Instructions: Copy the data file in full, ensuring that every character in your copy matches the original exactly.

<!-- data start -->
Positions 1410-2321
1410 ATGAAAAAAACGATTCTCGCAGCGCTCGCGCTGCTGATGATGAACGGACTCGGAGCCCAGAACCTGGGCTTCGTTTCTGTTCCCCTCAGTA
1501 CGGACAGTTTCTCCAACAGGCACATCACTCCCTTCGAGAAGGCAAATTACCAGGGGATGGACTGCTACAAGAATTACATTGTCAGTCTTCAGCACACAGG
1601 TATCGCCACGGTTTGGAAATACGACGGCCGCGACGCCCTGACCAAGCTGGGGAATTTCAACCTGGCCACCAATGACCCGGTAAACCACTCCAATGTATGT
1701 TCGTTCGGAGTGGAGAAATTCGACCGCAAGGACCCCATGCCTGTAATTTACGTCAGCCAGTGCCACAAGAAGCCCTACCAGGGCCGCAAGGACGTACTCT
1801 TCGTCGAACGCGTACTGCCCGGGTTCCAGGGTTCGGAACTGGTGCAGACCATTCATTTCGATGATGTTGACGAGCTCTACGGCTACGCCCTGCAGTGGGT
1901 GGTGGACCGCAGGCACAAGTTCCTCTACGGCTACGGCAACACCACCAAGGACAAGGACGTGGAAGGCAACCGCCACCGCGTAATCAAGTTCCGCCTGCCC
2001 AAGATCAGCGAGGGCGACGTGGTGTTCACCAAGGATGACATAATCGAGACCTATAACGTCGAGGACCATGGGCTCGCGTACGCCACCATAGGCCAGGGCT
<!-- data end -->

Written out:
Positions 1410-2321
1410 ATGAAAAAAACGATTCTCGCAGCGCTCGCGCTGCTGATGATGAACGGACTCGGAGCCCAGAACCTGGGCTTCGTTTCTGTTCCCCTCAGTA
1501 CGGACAGTTTCTCCAACAGGCACATCACTCCCTTCGAGAAGGCAAATTACCAGGGGATGGACTGCTACAAGAATTACATTGTCAGTCTTCAGCACACAGG
1601 TATCGCCACGGTTTGGAAATACGACGGCCGCGACGCCCTGACCAAGCTGGGGAATTTCAACCTGGCCACCAATGACCCGGTAAACCACTCCAATGTATGT
1701 TCGTTCGGAGTGGAGAAATTCGACCGCAAGGACCCCATGCCTGTAATTTACGTCAGCCAGTGCCACAAGAAGCCCTACCAGGGCCGCAAGGACGTACTCT
1801 TCGTCGAACGCGTACTGCCCGGGTTCCAGGGTTCGGAACTGGTGCAGACCATTCATTTCGATGATGTTGACGAGCTCTACGGCTACGCCCTGCAGTGGGT
1901 GGTGGACCGCAGGCACAAGTTCCTCTACGGCTACGGCAACACCACCAAGGACAAGGACGTGGAAGGCAACCGCCACCGCGTAATCAAGTTCCGCCTGCCC
2001 AAGATCAGCGAGGGCGACGTGGTGTTCACCAAGGATGACATAATCGAGACCTATAACGTCGAGGACCATGGGCTCGCGTACGCCACCATAGGCCAGGGCT